committed to being the advocate and collective voice for the LPG industry by supporting and promoting the interests of our members and the community, and delivering valued and progressive membership services. By engaging our strong and active membership base, the Association works constantly to raise community and government awareness of LPG as an alternative energy solution. The Association proactively consult government, regulators, industry and our members to tap into the potential LPG offers to further reduce Australia’s growing reliance on imported crude oil and fuels. LPG is a versatile, clean and convenient energy option. Currently, only 58 per cent of the LPG produced annually within Australia is being consumed. This presents an enormous growth opportunity for LPG to deliver Australia’s energy security and lower our nation’s carbon emissions. Our challenge as an Association and an

www.businessreviewaustralia.com December 2010

53


industry is to ensure that LPG forms part of Aus- national peak body representing the LPG Industry. traliaâ&#x20AC;&#x2122;s future energy needs.

Our Purpose and Values

LPG Australia is committed to representing the LPG industry by adhering to the principles of integrity, consistency and innovation while maintaining and improving industry safety standards and the performance of the Industryâ&#x20AC;&#x2122;s 10,000 strong specialist work force. The Association has achieved government, industry and community recognition by delivering on these values. The overarching mission of the Association is to be at the forefront of Australiaâ&#x20AC;&#x2122;s energy debate, driving policy with a strong and effective voice. All our strategies combine to deliver innovative, proactive and flexible services and programs to assist with the development and growth of the LPG industry in Australia. The vision for the Association is to be recognised by government, industry and the community as the 54

Our Customers

Millions of people around Australia currently use LPG every day across hundreds of applications. Our customers rely on the multi-purpose functionality of LPG within commercial businesses, industry, transportation, farming, power generation, cooking, heating, and for recreational purposes. LPG is an integral component of the energy mix within Australia as it can be used anywhere at any time. LPG is an especially vital source of energy for regional areas as it can be economically transported and used without large investments in technology and infrastructure.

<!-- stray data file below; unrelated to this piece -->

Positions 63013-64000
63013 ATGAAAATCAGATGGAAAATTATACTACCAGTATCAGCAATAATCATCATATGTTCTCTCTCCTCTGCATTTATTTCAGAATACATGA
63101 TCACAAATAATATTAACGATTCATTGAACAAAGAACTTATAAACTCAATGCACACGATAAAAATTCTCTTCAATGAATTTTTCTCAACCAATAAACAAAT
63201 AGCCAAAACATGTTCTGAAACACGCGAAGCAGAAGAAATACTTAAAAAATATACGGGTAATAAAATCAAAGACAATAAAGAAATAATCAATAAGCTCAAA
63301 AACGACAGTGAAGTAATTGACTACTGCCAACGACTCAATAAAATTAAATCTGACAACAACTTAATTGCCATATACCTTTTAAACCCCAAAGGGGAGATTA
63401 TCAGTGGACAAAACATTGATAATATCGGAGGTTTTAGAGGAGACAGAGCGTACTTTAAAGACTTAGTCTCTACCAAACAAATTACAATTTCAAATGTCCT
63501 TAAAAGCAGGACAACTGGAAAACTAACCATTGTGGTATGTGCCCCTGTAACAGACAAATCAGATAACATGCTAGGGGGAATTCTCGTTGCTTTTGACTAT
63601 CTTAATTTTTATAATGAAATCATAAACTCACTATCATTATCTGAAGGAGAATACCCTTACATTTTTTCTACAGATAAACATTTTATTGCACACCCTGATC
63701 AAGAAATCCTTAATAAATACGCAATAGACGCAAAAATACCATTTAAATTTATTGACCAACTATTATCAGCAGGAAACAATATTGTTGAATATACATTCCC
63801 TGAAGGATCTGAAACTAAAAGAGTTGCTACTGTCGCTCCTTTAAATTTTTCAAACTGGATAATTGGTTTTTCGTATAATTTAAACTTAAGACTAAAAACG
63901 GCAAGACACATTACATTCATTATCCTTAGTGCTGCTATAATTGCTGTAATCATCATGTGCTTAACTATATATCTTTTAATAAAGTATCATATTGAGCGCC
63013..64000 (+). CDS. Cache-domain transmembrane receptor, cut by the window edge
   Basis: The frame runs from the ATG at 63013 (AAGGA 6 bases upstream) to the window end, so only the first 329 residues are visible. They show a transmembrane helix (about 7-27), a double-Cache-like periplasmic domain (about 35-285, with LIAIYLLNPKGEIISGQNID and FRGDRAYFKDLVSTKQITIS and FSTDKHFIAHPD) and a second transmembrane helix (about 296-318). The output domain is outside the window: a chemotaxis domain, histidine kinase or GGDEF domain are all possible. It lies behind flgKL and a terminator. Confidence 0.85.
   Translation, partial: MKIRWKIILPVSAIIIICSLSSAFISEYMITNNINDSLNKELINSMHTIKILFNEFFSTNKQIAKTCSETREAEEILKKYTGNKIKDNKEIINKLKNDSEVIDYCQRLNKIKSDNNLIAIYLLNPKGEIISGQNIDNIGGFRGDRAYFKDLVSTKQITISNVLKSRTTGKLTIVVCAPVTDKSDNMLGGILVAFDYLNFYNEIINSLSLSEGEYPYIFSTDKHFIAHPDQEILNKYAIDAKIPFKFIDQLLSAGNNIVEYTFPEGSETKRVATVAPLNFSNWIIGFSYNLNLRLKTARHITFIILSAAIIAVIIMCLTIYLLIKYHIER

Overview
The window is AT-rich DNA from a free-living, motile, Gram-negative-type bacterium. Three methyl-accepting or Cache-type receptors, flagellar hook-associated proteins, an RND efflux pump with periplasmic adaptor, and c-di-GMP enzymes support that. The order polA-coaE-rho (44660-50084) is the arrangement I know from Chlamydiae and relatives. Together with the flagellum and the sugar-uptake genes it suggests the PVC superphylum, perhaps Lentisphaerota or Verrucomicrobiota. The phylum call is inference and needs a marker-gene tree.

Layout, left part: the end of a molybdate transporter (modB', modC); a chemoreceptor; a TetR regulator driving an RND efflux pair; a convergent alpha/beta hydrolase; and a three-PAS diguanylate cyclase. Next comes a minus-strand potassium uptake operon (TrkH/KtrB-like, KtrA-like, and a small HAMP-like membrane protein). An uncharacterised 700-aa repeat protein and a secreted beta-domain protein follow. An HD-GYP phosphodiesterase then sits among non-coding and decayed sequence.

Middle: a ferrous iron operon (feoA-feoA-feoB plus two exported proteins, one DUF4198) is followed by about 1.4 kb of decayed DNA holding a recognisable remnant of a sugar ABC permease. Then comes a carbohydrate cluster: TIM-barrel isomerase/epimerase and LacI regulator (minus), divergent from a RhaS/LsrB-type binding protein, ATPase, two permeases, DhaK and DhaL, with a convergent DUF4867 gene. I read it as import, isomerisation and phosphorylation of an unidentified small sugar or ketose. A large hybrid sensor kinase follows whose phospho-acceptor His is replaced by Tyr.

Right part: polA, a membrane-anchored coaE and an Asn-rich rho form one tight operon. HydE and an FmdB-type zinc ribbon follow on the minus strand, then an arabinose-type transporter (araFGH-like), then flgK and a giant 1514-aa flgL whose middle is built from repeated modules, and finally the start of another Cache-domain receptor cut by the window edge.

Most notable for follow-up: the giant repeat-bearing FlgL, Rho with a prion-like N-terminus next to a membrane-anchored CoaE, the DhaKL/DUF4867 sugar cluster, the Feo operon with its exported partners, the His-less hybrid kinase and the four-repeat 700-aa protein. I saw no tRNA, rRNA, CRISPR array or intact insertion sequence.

Our Industry

The LPG industry is extremely diversified and competitive. With its availability and diverse applications, the LPG industry is equipped to immediately contribute to a sustainable energy

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ALPGA

Statistics Type: Energy Location: Australia

Executive Director: Michael K. Carmody

Founded: 1958 solution anywhere and anytime. As an alternative fuel source, LPG is playing an important role in shaping Australiaâ&#x20AC;&#x2122;s future energy and environmental policies. The LPG industry contributes over $3.5 billion a year to the Australian economy by developing supply, infrastructure and the availability of LPG within both rural and urban communities. With the support of government, industry and consumers, LPG can play a pivotal role in establishing a more sustainable energy solution.

Read more association profiles > Visit Website For feedback and comments please get in touch.

Executive Director: Michael K. Carmody Key people: Manager Policy and Program Development - Stephen Reynolds Government Relations Warring Neilsen Communications Manager Alison Lee Membership and Administration Manager - Silvana Zubac Currency: AUD www.lpgaustralia.com.au

> feedback@whitedm.com

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Business Review Australia December 2010